Canada Stocks Little Changed as Oil Producers, BlackBerry Gain
Trading volume was 20 percent below the 30-day average. Trilogy Energy soared 11 percent to C$28.80 after reporting an operating update for its Montney and Duvernay oil projects. The company said unexpected plant outages reduced third-quarter volumes to about 31,000 barrels of oil equivalent per day, and anticipates levels returning to normal in the fourth quarter. Athabasca Oil Corp. (ATH) , which is seeking a joint-venture partner for its Duvernay holdings, jumped 9.3 percent to C$7.97, the most in seven weeks. BlackBerry Earnings BlackBerry added 0.7 percent to C$8.28, the first increase in six days. The smartphone maker reported more complete second-quarter earnings , including a loss of 47 cents a share from continuing operations and a 45 percent plunge in sales to $1.57 billion, after disclosing preliminary results on Sept. 20. The slight upside likely reflects that there was nothing hidden in the results, said Bill Kreher , an analyst with Edward Jones & Co., in a phone interview from St. Louis . Jean Coutu Group Inc. rose 1.8 percent to C$18.29 to pace gains among consumer-staples companies. Telus dropped 1.2 percent to C$34.52 and Rogers retreated 1 percent to C$44.64. Analyst Robert Bek with CIBC World Markets cut his price targets for the two wireless carriers by 11 percent and 17 percent, respectively, due to the Canadian governments increasing attention to the space. Canadas largest carriers signaled on Sept.
There is tremendous pressure on BlackBerry from those with a vested interest in destroying the company, Rivett said in an e-mail yesterday. We work well under pressure. Fairfax is comfortable with the group its currently working with and will reveal its partners after due diligence is completed, Rivett said. Asset Values BlackBerrys assets are probably worth about $2.8 billion excluding its cash reserves of $2.6 billion, said Steven Li, an analyst at Raymond James Ltd. in Toronto in a note to clients. That includes patents worth about $1.6 billion, its network of secure servers that may fetch $825 million and licenses worth about $400 million, said Li. The network of secure servers, which BlackBerry operates on behalf of its business clients, are sought after because they offer a level of security for e-mail transmissions that other devices cant provide. U.S. government agencies remain a customer of BlackBerry for that reason. BlackBerrys patent portfolio includes trademarks on smartphone designs and engineering as well as a share of 6,000 patents BlackBerry acquired, as part of a consortium, for $4.5 billion from bankrupt Nortel Networks Corp. in 2011. While revenue the Waterloo, Ontario-based device maker gets from subscriber services fees reached $794 million in the fiscal first quarter, thats come under pressure from carriers no longer willing to pass those charges on to their subscribers. As of June, the company had 72 million subscribers, down from 76 million in the previous three months. Three Companies I think thats probably the only way it will work — if they try to team up to buy part of the portfolio, Taylor said in a phone interview. No one wants to run the hardware business. Watsa, who models his investment style after billionaire investor Warren Buffett , said the group is still seeking financing for the offer, which will be subject to due diligence and further negotiation. It would be best if it were three companies: intellectual property, BlackBerry messenger and the services business, Stadtler said in a phone interview from Fort Worth, Texas.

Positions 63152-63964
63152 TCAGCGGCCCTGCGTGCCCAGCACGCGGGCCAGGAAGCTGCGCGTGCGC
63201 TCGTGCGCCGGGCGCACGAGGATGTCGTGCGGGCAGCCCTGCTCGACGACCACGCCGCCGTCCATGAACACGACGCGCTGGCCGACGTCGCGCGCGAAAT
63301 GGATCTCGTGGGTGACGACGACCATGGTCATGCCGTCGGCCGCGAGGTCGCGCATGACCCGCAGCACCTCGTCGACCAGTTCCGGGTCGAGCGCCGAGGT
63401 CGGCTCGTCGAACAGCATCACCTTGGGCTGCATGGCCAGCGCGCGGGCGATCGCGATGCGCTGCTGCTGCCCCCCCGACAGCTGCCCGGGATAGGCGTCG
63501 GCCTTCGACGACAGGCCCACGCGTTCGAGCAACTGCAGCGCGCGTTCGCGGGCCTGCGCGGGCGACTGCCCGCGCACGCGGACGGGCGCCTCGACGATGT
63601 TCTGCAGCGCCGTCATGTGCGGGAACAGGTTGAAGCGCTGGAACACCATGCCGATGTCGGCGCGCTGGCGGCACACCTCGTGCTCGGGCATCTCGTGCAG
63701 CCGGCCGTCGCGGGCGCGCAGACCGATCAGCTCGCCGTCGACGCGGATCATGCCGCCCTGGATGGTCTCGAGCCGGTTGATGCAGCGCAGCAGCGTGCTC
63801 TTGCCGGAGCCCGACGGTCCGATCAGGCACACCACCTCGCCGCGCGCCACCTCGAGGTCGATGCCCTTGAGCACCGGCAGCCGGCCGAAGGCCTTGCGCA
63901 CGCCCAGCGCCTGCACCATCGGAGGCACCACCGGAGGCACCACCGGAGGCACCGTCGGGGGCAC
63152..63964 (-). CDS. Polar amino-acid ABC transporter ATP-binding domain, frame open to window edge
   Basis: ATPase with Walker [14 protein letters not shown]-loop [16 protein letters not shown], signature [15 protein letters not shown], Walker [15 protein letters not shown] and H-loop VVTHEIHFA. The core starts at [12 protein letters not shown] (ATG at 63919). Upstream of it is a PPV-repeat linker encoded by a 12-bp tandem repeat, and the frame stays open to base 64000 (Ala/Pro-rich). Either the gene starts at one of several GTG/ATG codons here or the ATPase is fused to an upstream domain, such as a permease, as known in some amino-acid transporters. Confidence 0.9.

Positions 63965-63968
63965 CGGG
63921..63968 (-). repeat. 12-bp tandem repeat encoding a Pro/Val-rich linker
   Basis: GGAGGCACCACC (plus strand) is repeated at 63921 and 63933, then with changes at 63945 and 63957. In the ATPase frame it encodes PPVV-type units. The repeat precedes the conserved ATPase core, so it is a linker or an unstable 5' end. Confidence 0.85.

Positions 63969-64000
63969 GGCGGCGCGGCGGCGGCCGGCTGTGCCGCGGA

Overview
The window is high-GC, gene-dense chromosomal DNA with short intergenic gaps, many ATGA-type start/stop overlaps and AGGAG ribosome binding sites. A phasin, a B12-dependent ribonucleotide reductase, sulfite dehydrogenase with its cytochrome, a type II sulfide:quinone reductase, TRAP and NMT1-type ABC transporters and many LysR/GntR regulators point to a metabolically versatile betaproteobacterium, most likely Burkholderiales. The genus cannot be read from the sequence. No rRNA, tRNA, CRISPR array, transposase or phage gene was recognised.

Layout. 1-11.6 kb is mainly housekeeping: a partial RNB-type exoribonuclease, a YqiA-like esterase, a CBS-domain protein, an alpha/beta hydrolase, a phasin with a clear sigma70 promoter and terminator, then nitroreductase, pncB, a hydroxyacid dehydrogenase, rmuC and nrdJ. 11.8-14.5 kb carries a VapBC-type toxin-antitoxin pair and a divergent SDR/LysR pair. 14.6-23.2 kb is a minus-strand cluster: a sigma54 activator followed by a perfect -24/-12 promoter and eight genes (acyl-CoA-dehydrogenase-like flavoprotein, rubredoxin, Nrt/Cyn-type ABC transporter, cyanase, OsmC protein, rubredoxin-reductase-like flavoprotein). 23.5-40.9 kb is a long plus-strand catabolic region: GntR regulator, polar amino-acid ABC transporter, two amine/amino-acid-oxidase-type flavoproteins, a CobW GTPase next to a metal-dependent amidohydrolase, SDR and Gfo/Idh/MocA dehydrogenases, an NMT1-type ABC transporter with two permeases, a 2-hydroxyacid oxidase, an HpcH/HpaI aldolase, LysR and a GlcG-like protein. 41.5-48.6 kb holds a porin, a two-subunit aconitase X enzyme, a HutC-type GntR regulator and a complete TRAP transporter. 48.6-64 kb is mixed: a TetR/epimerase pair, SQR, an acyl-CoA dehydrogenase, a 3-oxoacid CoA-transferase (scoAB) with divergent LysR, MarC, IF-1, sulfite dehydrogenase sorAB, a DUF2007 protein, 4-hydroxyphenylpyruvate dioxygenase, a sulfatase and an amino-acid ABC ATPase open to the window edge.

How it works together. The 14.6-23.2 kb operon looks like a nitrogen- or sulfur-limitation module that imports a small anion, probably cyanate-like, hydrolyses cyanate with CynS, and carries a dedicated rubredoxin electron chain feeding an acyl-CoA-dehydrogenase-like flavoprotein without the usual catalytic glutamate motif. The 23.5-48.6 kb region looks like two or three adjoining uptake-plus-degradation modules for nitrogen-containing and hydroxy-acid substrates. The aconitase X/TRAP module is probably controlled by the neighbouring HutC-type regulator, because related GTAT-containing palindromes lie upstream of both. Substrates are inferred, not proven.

Canada’s info czar warns against federal government’s new obstructive tactics
“I am seeing signs of a system in crisis, where departments are unable to fulfil even their most basic obligations under the act,” Legault told the group. As an example, she cited a directive in April this year from the Treasury Board warning bureaucrats to steer clear of ministers’ offices when looking for documents to respond to an access-to-information request. The Supreme Court of Canada issued a ruling in May 2011 largely protecting documents in a minister’s office, but Legault says the new directive goes much further. “This new component is not found in the Supreme Court of Canada’s decision,” she said. “In my view, it is potentially damaging to requesters’ rights.” The directive imposes strict conditions under which documents can even be requested from a minister’s office, and allows political staff members to make a final decision about whether the information is relevant to a request. Legault drew on other examples of departments that do not bother to retrieve and examine documents before claiming they are exempt or excluded from the Access to Information Act. She cited another case in which National Defence claimed a 1,110-day extension under the Act, and only produced the documents a few weeks before her Oct. 8 court challenge of the extension is to be heard in Federal Court. “This type of case is not rare,” Legault said. Her remarks came during the annual Right to Know Week, a global event promoting government transparency. Related Ottawa-based conferences and meetings have been open, but Thursday’s session at Library and Archives Canada was closed to the public and media. A copy of Legault’s speaking notes was obtained by The Canadian Press. The speech noted that the number of complaints to her office is up by 35 per cent in the first five months of 2013-2014 compared with the same period last year, to almost 1,000. There has also been a 34 per cent increase in complaints where a department has responded with “no record exists.” The Access to Information Act came into force in 1983, and now attracts well over 30,000 requests each year.